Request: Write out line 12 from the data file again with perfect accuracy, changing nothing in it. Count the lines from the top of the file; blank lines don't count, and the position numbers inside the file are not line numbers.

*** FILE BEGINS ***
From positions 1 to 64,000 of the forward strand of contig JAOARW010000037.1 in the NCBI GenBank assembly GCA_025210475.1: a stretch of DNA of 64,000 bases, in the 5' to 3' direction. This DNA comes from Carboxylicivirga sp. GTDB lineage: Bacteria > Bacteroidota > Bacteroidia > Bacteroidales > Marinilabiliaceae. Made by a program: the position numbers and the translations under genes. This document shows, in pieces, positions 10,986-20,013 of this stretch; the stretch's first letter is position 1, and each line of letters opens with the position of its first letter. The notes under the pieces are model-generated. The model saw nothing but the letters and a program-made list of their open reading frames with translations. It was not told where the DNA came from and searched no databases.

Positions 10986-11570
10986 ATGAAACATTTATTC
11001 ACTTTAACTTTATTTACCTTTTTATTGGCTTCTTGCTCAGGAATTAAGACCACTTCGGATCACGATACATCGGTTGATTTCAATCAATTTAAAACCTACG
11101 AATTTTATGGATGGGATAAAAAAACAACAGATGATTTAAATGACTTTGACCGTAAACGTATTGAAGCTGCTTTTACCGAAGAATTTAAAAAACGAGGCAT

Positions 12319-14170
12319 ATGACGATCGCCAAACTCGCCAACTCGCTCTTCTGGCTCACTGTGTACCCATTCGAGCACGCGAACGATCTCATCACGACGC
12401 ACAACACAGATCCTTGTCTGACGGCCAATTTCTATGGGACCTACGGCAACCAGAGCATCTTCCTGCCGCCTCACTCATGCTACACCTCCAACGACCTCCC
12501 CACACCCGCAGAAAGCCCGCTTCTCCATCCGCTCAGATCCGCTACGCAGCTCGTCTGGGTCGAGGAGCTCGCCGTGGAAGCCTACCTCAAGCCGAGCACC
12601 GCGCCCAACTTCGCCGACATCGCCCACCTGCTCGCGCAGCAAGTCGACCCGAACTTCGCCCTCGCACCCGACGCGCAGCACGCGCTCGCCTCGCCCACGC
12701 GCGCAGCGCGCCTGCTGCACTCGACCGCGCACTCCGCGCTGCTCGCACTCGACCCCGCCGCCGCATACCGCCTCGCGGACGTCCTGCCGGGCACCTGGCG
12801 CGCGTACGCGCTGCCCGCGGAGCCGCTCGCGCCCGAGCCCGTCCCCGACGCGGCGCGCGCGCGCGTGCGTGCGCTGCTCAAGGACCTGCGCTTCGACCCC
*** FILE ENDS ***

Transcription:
12801 CGCGTACGCGCTGCCCGCGGAGCCGCTCGCGCCCGAGCCCGTCCCCGACGCGGCGCGCGCGCGCGTGCGTGCGCTGCTCAAGGACCTGCGCTTCGACCCC